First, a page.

However, Huganir’s team also created mice whose Protein kinase M zeta gene could be deleted at will by giving them a specific drug. This allowed the researchers to deplete the enzyme during adulthood, after mice had grown up with normal levels. The animals still showed normal long-term potentiation. These results do not show that Protein kinase M zeta is unimportant. But they show that the situation is complicated and that there are multiple possible pathways involved. These other pathways are still a mystery. Without Protein kinase M zeta, there are not many compelling alternatives for how long-term memory is maintained. His team is now trying to explore other mechanisms by identifying zeta inhibitory peptide’s true targets. The mechanisms underlying the maintenance of long-term memory will be one of the more exciting areas of neuroscience research for many years to come.

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Posted January 5, 2013 by dranilj1 in Neuroscience

American Higher Education

To provide good care, physicians must understand the communities and cultures in which they work. An important way to ensure that physicians understand the lives of their patients and to reduce health disparities is to promote racial and ethnic diversity in the physician workforce. However, a crucial tool that has made such diversity possible is currently in danger. Within the next few months, the U.S. Supreme Court will announce its decision in a case destined to chart the future of affirmative action in American higher education. The outcome in Fisher versus University of Texas at Austin will determine whether race may continue to be taken into account as a factor in university admissions, including admission of students to our nation’s medical schools.

I believe, though, that it would be a grave mistake with serious negative consequences for the physician workforce and for American society. Medical students learn in great part from one another, and a multicultural classroom is vital to effective learning. I agree with Justice Powell’s opinion in Bakke that race should be permitted in medical-school admissions as one factor among others, because it is essential that “physicians serve a heterogeneous population.” I support the amicus curiae brief submitted by the Association of American Medical Colleges in Fisher, which states, “Medical schools strongly believe that diversity in the educational environment is integral to instilling in new physicians the cultural competence necessary to more effectively serve a diverse society.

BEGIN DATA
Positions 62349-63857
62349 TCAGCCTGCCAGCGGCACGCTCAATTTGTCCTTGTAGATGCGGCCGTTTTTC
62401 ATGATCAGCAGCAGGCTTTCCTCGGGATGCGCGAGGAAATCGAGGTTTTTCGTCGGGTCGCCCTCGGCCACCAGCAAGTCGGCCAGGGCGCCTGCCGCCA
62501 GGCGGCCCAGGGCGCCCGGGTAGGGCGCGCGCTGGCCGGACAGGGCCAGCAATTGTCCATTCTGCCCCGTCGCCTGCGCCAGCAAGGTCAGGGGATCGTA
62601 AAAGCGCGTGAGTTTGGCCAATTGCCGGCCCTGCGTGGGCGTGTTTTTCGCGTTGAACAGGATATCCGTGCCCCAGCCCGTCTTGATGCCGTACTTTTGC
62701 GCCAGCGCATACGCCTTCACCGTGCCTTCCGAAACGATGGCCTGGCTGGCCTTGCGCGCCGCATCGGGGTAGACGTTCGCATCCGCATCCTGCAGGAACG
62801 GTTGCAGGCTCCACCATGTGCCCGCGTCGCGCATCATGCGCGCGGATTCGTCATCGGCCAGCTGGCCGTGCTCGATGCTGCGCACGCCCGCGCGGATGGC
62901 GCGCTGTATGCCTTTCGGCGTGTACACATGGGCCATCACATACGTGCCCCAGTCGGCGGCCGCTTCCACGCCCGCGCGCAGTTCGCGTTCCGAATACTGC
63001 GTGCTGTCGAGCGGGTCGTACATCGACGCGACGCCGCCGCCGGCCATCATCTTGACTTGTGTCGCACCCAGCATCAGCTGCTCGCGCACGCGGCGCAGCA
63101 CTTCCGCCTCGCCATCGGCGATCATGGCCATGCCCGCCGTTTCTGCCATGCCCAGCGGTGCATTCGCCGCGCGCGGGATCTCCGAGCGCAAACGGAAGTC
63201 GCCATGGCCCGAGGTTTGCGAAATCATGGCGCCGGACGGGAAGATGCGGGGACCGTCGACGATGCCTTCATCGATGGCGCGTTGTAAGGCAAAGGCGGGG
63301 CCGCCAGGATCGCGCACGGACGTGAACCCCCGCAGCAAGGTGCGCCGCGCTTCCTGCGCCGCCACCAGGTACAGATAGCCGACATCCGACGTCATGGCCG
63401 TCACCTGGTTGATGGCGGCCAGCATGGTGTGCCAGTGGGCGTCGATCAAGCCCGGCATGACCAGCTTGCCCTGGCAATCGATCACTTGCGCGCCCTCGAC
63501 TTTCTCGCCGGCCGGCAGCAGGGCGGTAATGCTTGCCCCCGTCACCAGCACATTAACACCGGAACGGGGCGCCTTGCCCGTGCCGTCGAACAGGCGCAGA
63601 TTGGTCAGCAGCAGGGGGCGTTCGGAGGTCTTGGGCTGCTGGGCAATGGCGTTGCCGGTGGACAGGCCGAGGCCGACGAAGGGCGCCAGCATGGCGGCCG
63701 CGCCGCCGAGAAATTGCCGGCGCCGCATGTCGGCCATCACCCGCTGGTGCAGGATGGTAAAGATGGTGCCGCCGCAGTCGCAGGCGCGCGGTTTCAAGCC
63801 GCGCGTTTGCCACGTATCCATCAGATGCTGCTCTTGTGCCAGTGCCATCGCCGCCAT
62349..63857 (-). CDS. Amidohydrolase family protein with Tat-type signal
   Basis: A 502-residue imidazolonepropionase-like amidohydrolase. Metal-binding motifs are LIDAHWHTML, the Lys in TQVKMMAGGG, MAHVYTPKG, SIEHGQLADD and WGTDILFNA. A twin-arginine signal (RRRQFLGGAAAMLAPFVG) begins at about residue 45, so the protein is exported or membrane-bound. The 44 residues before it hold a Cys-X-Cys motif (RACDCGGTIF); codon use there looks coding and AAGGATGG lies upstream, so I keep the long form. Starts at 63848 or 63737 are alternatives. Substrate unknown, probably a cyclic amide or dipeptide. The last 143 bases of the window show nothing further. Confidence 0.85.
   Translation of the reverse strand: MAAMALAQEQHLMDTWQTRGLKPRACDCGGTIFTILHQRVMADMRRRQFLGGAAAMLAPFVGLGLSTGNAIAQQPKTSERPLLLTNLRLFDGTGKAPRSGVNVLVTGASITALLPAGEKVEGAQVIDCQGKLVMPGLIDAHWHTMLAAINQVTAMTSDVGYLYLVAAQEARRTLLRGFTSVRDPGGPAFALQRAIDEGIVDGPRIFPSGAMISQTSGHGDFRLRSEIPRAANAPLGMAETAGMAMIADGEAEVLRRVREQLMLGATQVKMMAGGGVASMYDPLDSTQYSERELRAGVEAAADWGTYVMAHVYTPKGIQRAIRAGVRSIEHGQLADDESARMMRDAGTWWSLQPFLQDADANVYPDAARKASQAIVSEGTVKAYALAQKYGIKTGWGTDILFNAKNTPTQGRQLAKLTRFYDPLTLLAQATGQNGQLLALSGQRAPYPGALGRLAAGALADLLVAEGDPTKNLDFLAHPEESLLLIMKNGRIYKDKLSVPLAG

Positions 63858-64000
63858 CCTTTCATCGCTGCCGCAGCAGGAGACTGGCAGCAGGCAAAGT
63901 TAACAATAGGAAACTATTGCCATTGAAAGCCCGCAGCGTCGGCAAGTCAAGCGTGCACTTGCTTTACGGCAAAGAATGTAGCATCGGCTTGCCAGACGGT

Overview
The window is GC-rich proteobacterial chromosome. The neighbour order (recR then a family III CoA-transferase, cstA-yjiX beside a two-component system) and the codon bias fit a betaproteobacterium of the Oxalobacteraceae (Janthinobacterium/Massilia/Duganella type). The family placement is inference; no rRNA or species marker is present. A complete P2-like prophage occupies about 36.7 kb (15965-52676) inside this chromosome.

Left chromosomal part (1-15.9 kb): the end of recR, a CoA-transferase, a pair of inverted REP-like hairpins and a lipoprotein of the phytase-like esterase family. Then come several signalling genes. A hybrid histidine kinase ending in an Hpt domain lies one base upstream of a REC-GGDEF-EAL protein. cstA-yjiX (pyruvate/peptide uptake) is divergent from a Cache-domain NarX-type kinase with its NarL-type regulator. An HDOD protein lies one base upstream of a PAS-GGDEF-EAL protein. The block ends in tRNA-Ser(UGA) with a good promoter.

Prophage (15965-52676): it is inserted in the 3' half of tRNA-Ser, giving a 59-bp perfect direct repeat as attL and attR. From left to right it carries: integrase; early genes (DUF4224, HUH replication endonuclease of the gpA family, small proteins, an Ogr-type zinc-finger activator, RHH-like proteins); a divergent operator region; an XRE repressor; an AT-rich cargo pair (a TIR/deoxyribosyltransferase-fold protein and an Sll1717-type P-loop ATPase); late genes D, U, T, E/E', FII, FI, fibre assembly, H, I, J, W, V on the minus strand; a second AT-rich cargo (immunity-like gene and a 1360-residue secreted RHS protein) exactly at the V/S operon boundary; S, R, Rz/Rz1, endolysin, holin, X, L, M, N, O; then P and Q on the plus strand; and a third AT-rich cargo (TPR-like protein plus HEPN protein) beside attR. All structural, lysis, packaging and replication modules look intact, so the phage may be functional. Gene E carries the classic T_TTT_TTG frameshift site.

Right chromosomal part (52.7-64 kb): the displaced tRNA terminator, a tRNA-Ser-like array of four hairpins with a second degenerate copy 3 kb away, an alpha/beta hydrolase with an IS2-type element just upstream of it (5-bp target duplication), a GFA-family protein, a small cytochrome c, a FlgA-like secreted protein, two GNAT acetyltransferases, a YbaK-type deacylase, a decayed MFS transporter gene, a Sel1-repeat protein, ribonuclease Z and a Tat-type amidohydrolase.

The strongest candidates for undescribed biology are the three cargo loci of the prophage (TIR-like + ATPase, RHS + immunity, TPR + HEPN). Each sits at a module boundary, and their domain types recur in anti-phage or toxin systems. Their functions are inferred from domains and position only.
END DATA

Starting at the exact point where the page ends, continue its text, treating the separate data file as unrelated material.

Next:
Future generations of physicians need to mirror the society they serve, and this will not happen unless medical schools are permitted to pursue holistic admission policies that consider race and ethnic group along with factors that characterize students who become outstanding physicians. In reaching their judgment in Fisher, we hope the justices will agree.

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Posted January 5, 2013 by dranilj1 in Social

Your Own Brain Can Shape It and Override It with Its Internal Deliberations

Neuroscience research involving epileptic patients with brain electrodes surgically implanted in their medial temporal lobes shows that patients learned to consciously control individual neurons deep in the brain with thoughts. People can learn to control mouse cursors, play video games and alter focus of digital images with their thoughts using brain computer interfaces, deep brain electrodes and software designed for the research. Five years ago, neuroscientist Christof Koch of the California Institute of Technology, neurosurgeon Itzhak Fried of UCLA, found that a single neuron in the human brain can function much like a sophisticated computer and recognize people, landmarks, and objects, suggesting that a consistent and explicit code may help transform complex visual representations into long-term and more abstract memories. Now it is found that individuals can exert conscious control over the firing of these single neurons regardless of the neurons’ location in an area of the brain previously thought inaccessible to conscious control and, in doing so, manipulate the behavior of an image on a computer screen.